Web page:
The legislature sent its electoral reform committee back to high school civics class this week for a review of different electoral systems — and how each might work in the territory.
“As the Yukon considers electoral reform it’s useful to reflect on the experiences in other jurisdictions,” said committee researcher Keith Archer on Jan. 21.
The committee members include Kate White, Brad Cathers and John Streicker.
Their goal over the next week is to listen to and ask questions of witnesses who have been selected to provide information about electoral reform. This week they heard presentations from Archer, chief electoral officer Maxwell Harvey Harvey and two political science scholars from outside the territory.
Different options to consider
Right now the Yukon — like the federal government — uses a “single-member plurality system” called first-past-the-post (FPTP). Candidates from different parties compete for a seat in 19 different geographic areas, and each citizen gets one vote in their riding. The candidate with the biggest vote share in the riding takes the seat – even if they get less than 50 per cent. And the party that wins the most seats forms the government.
But as the committee heard on Jan. 21, first-past-the-post isn’t the only system out there.
“We sometimes get so accustomed to our own electoral system that we assume, or we can assume, that the way we do it is the way it has to be done,” said Keith Archer, the researcher assigned to the committee.
On Jan. 21 Archer gave the legislators a review of different electoral systems, and alternatives to FPTP that might work in the territory.
Archer also provided some context on how elections since the first in 1978 have been shaped by FPTP and how the governments may have looked different if they’d used other systems such as proportional representation.
FPTP is credited with being a stable system that emphasizes regional representation. The main criticism of FPTP is that it distorts the popular vote.
For example, the Yukon Party took the popular vote in the 2021 election, with 39 per cent of the overall ballots cast, but did not win enough ridings to form government. The Liberal Party won the highest number of seats but only took 32 per cent of the overall ballots cast.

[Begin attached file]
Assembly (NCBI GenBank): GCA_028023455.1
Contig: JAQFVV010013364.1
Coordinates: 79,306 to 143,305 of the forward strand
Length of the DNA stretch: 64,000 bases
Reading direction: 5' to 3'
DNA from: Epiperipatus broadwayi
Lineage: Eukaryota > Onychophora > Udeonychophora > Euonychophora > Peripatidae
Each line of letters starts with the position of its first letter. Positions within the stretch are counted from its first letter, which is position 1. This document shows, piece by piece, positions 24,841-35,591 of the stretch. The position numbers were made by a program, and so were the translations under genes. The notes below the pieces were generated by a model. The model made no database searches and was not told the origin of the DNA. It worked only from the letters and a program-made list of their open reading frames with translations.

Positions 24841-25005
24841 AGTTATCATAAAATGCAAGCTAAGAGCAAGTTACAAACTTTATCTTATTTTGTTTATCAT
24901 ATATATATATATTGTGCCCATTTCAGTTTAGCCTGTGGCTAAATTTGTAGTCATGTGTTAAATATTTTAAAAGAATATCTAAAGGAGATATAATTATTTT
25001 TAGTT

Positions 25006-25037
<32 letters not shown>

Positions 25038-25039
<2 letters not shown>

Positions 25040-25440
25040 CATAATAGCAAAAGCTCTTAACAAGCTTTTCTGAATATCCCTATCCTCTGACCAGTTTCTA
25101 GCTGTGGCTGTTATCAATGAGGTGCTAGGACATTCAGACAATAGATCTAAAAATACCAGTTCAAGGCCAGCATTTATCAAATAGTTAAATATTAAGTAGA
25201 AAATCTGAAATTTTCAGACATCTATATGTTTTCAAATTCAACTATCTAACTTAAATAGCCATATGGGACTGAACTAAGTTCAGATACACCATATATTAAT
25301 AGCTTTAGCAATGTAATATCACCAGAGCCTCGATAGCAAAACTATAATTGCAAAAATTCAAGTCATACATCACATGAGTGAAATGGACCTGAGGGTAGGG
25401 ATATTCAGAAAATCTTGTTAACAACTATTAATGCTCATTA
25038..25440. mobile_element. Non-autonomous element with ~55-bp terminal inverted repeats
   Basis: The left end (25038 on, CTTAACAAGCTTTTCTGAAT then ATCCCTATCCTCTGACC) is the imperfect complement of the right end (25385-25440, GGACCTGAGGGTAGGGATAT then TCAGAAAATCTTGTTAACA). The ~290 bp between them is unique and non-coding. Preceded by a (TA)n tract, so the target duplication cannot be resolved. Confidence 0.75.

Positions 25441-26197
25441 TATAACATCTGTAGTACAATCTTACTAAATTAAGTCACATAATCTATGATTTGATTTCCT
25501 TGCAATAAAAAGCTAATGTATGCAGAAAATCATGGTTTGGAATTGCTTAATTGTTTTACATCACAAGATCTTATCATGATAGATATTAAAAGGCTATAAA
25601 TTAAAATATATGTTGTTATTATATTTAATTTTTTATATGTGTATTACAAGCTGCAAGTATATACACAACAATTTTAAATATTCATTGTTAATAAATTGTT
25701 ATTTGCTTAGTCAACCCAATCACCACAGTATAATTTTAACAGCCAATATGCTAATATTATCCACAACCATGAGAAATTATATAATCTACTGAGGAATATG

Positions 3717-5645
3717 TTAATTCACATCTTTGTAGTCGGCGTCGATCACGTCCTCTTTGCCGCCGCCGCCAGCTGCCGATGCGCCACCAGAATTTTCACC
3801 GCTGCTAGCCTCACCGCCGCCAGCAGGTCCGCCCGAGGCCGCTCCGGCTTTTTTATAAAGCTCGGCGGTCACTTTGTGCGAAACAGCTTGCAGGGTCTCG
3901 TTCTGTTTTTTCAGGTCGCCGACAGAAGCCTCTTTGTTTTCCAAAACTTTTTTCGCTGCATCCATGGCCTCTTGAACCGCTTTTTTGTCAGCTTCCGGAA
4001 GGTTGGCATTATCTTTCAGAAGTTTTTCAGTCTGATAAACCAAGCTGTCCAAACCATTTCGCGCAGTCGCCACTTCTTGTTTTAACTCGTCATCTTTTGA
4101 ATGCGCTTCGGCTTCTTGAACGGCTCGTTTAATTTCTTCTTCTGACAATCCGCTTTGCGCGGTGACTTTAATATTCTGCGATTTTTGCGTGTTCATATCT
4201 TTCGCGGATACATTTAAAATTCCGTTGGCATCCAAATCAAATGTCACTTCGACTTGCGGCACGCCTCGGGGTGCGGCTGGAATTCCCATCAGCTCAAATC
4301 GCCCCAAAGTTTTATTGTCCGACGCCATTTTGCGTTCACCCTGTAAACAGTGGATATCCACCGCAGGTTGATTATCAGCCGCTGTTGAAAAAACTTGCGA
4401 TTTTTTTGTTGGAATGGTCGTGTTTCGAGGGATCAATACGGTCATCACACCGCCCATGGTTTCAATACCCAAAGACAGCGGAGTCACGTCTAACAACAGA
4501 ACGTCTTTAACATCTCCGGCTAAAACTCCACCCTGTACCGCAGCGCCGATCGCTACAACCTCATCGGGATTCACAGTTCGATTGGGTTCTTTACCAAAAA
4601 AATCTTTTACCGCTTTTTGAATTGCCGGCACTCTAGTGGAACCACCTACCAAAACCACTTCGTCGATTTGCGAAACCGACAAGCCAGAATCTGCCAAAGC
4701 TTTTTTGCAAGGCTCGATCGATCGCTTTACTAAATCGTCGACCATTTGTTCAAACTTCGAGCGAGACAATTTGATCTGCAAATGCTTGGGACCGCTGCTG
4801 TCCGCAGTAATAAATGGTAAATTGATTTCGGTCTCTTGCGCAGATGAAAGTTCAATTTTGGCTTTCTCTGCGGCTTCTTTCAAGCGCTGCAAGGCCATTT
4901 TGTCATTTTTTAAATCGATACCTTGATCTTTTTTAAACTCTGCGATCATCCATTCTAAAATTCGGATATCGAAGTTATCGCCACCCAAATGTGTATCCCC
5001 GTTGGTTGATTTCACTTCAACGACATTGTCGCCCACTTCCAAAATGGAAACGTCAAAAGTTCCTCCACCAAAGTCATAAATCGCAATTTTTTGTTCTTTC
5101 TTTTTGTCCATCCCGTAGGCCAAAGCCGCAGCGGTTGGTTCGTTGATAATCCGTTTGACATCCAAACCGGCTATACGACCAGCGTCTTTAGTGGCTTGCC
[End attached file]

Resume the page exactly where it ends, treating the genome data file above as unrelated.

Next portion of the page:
Historically the Yukon Party and the Liberal Party have benefitted from this distortion. Smaller parties, like the NDP, tend to suffer the most under FPTP.
Other systems, like proportional representation, which assigns seats based on popular vote breakdown, have also been touted as ways to promote more diversity among candidates.
During his presentation Harvey noted that the Yukon’s voter turnout tends to be consistently high, but the FPTP system can discourage voters who feel like their ballot won’t “count.” In a consistently NDP riding, for example, Yukon Party voters know the outcome of a riding before voting.
“Many electors will not vote because they think there is no point, or it doesn’t matter,” said Harvey, while also noting that Elections Yukon is neutral on the topic of reform.
Archer also noted that under the current system, rural ridings are overrepresented. By population, Whitehorse should have 14 seats. Instead, only 11 of the 19 ridings are urban.
Archer explained there are three main systems for elections; plurality and majority systems, which include FPTP, proportional representation systems and mixed electoral systems. All three have drawbacks and advantages.
History of electoral reform
Both academic witnesses who spoke to the committee this week provided broader context, outside of the territory, for electoral reform.
Professor R. Kenneth Carty from the University of British Columbia provided a history of electoral reform across the country, including the ongoing debate between proportional representation and first past the post, and provincial attempts to change them.
In her presentation to the committee, University of New Brunswick professor Joanna Everitt noted that there is an option to tweak the existing system, rather than a complete overhaul.
“It’s very difficult to make change,” Everitt noted, referring to her own province’s experience trying to reform their FPTP system. She suggested smaller reforms – such as incentives for nominating more women or minority candidates in winnable ridings – are another way to achieve the goals of a different system.
Public hearings continue all week, and are available to watch on the Yukon Legislature’s website and social media. Archer’s report detailing the alternative options for electoral reform is also available for public reading.
Contact Haley Ritchie at firstname.lastname@example.org